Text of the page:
For Students

If you arrived to the U.S. before the age of 15, you may be eligible for Deferred Action. Read more here. 

Know Your Rights

All undocumented students in the United States have the right to attend grammar school and high school. In 1982 the Supreme Court of the United States decided in the case of Plyer v Doe that undocumented immigrants had the same rights as citizens to equal protection under the law. Legally, no one has the right to deny undocumented youth access to grammar school and high school. Now colleges and universities, we are still working on.

Illinois has in-state tuition for undocumented students. HB 60, passed in 2003, qualifies eligible undocumented students to pay in-state tuition when attending public universities in Illinois. In order to qualify, students must meet the following requirements:

  1. Live with their parent or guardian while attending a public or private high school in Illinois.
  2. Graduate  from a public or private high school or received the equivalent of a high school diploma in Illinois (the GED).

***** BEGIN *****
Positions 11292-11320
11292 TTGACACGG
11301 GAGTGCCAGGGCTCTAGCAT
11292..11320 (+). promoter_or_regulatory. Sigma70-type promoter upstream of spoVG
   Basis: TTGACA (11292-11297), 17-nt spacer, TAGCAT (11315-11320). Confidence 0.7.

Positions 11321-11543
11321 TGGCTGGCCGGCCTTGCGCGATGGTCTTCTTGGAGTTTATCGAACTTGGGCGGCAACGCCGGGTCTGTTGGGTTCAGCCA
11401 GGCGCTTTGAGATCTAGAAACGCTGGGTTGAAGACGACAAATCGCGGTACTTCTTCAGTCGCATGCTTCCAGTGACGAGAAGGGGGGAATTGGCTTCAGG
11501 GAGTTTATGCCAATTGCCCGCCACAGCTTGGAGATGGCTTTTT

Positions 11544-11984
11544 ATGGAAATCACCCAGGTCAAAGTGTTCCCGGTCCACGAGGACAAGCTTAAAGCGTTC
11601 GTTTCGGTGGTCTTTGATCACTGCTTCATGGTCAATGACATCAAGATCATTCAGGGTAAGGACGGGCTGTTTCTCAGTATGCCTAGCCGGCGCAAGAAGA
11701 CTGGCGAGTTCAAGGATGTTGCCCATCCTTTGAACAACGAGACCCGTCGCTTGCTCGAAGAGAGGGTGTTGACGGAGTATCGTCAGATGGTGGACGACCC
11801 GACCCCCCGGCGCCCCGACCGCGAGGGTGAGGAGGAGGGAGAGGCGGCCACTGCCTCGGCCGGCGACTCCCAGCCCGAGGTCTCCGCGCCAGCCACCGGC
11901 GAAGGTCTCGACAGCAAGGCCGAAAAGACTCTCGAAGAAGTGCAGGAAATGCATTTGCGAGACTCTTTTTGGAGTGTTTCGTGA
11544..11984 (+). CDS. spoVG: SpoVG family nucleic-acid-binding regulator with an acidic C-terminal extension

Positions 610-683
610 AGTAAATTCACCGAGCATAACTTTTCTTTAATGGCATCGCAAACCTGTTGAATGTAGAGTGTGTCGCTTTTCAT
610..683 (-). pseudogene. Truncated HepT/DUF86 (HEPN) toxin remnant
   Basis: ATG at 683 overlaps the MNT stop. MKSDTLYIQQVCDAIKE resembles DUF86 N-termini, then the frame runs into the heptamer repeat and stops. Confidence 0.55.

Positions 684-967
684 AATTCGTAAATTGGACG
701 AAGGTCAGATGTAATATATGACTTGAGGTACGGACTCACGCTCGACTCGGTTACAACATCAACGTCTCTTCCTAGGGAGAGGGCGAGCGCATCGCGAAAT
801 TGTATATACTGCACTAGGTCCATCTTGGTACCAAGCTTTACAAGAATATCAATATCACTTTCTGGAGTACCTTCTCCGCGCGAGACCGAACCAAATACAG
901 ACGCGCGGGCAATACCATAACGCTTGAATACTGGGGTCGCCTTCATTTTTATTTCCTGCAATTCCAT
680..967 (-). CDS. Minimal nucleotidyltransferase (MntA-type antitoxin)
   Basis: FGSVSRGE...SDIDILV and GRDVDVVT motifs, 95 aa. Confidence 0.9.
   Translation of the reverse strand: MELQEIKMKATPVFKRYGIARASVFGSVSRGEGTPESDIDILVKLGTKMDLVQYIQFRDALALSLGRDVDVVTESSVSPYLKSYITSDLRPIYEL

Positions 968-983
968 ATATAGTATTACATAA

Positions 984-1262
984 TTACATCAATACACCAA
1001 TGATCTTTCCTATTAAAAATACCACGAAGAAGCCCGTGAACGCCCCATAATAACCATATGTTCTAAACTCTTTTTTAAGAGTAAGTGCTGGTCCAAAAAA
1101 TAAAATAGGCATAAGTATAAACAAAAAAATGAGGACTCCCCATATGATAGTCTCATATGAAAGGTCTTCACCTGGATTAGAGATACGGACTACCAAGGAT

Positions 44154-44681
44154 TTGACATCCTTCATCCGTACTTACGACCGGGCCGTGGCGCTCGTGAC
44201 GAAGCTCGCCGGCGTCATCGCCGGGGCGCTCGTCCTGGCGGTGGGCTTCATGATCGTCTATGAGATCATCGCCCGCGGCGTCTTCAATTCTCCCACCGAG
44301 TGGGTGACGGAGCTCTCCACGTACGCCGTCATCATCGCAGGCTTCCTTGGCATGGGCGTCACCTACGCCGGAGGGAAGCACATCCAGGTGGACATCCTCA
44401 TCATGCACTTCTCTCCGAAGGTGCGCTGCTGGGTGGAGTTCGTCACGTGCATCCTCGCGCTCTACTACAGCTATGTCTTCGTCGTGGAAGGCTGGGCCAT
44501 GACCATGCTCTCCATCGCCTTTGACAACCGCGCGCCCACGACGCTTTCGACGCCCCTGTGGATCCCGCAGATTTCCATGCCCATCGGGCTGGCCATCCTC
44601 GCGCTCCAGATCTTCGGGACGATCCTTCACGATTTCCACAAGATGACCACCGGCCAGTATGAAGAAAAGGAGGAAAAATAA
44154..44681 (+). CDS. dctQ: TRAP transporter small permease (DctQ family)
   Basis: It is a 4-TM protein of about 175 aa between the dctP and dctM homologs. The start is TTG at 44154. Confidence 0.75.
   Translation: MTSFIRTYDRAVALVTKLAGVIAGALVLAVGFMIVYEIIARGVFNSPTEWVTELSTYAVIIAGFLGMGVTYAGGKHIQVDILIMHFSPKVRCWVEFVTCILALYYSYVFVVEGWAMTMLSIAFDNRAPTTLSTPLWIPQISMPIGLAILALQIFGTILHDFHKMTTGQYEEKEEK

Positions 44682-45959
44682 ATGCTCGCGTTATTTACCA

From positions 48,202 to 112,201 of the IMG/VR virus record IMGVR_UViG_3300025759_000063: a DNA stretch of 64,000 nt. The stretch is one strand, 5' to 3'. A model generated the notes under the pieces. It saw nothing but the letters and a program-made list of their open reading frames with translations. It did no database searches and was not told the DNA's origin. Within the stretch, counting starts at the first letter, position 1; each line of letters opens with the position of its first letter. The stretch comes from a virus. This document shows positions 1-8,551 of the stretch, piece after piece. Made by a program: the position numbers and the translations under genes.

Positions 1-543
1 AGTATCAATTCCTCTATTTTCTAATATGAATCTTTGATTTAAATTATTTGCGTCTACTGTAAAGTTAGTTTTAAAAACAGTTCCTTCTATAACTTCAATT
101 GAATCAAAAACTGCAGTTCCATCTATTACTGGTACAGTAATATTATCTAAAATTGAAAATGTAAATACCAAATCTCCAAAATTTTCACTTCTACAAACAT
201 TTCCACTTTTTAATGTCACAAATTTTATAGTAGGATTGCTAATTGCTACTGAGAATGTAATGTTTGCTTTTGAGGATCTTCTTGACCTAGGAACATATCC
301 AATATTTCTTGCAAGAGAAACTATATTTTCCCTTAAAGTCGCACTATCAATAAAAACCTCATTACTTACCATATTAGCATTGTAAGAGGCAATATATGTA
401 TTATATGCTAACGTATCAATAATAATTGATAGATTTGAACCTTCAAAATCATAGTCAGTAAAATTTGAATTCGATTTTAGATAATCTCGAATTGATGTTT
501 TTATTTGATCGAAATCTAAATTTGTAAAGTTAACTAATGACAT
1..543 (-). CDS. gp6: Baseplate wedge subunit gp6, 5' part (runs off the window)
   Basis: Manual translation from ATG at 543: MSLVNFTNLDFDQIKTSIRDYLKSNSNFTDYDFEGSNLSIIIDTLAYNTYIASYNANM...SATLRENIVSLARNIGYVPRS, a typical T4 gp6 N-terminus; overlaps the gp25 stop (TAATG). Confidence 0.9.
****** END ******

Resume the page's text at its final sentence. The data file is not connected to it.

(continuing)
3. Attend school in Illinois for at least 3 years as of the date the individual graduated from high school or received the equivalent of a high school diploma.
  4. “In the case of an individual who is not a citizen or a permanent resident of the United States, the individual provides the university with an affidavit  stating that the individual will file an application to become a permanent resident of the United States at the earliest opportunity the individual is eligible to do so.” (Like this one, from the University of Illinois)

We also recently passed the Illinois Dream Act, which is in the process of setting up a private scholarship fund for undocumented and immigrant students. Find everything you need to know on the Illinois Dream Act here.


Scholarship Resources:


Take Action

Remember that there are just not enough scholarships for all undocumented youth who want to go to school, which is why we are fighting for the opening of more opportunities, and for a change in the laws.

Don’t be afraid to challenge your school or scholarship institutions if they are not supporting undocumented students. Both as an ally and as an undocumented student you have the right to fight for inclusion and resources. Perhaps you can start an undocumented student organization at school, or start by meeting with teachers and counselors and share these resources with them, and encourage them to make institutional changes.

Also, if you are doing all this, or if you need help, consider becoming active as a member of IYJL or other local organizations fighting for undocumented youth rights so that we can all have access to education.

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beasiswa says:

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